The mysterious world of Wikipedia isn’t such a mystery anymore to a pair of researchers who conducted a 10-year study on the free online encyclopedia.
Sorin Adam Matei, a professor in Purdue University’s Brian Lamb School of Communication, and Brian Britt, assistant professor in the South Dakota State University Department of Journalism and Mass Communication and a Purdue graduate, sought to define just who is providing the massive amount of content. They had access to every edit made to every article from Wikipedia’s first 10 years, 2001-2010.
Their findings? It’s the 1 percenters. No, not financially speaking.
“What we saw is that a clear leadership has emerged,” Matei says, “but it’s a leadership that cycles. We have a group of individuals who shape the content by working the hardest and clocking the most hours. The agenda is shaped by these people, and they’re driven by a sense of mission, much like political or religious movements.”
Matei says the top 1 percent of writers/editors on Wikipedia create about 80 percent of the content. That ratio, he says, was shown in their study to be consistent. The writers/editors change over time.
“It’s like the Tour de France,” he says. “At any particular time, there is a group that leads. Then, they fall back and another pack emerges.”
What is in it for the creators?
“This idea that they are shaping what the world knows gives them a sense of individual accomplishment,” he says. “That is a thing.”
Matei, director of the Purdue Data Storytelling Network, and Britt have co-authored a new book on their work. The book, titled “Structural Differentiation in Social Media: Adhocracy, Entropy and the ‘1% Effect,’” reinterprets the idea that Wikipedia is a commons-based peer production site “It is built by peers, but some peers are more equal than others, at least in terms of effort,” says Matei.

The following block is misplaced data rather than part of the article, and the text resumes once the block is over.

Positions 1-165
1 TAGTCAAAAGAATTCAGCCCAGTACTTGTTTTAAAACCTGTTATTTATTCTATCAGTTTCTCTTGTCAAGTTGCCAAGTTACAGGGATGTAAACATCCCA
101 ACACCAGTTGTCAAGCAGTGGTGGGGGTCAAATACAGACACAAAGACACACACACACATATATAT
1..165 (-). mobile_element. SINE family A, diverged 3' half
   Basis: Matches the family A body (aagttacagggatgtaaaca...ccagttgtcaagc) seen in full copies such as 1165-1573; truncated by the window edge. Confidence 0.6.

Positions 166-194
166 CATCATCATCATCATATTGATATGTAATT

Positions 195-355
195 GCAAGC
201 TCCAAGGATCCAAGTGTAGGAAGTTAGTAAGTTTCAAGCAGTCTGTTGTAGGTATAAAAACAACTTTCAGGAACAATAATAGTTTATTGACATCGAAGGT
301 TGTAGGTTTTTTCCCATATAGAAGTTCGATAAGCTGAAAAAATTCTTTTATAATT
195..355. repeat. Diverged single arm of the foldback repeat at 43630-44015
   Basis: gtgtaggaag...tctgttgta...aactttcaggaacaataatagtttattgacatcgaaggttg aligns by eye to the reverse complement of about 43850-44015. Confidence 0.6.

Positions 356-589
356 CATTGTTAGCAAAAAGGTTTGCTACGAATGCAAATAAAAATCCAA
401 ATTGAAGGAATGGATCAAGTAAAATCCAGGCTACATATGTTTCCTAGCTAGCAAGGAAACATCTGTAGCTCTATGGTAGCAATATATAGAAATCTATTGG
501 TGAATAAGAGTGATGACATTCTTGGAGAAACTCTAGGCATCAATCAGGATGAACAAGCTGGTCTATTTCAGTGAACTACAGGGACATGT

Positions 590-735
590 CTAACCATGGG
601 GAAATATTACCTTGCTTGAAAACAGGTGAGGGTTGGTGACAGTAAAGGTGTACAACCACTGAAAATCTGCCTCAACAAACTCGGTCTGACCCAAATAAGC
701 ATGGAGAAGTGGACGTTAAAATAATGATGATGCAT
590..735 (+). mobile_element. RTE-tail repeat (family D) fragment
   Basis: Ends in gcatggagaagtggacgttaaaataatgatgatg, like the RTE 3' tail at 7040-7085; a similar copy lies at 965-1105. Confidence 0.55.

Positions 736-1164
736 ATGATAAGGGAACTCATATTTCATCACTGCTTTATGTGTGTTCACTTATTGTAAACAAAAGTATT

The book also found that Wikipedia is not unlike any other human organization, following a clear evolutionary path, from a simple entrepreneurial, to a bureaucratic, and finally to an “adhocractic” formula. Some key contributor attributes, such as propensity to work with others or not, moderate the evolution of the organization. “In this volume, we use thse attributes to recognize revolutionary changes as well as the gradual, evolutionary drifts that often occur in organizations,” Britt says.
“The book presents some interesting findings about the way in which a new elite has emerged in the world of communication and about the way in which social media groups evolve,” Matei says. “Adhocracy – the idea that crowdsourcing projects like Wikipedia aren’t these decentralized and spontaneous ventures – is orchestrated by an organizational system that combines a stable power hierarchy with individual mobility.”
Writer: Jim Bush, http://bit.ly/2hqpBBl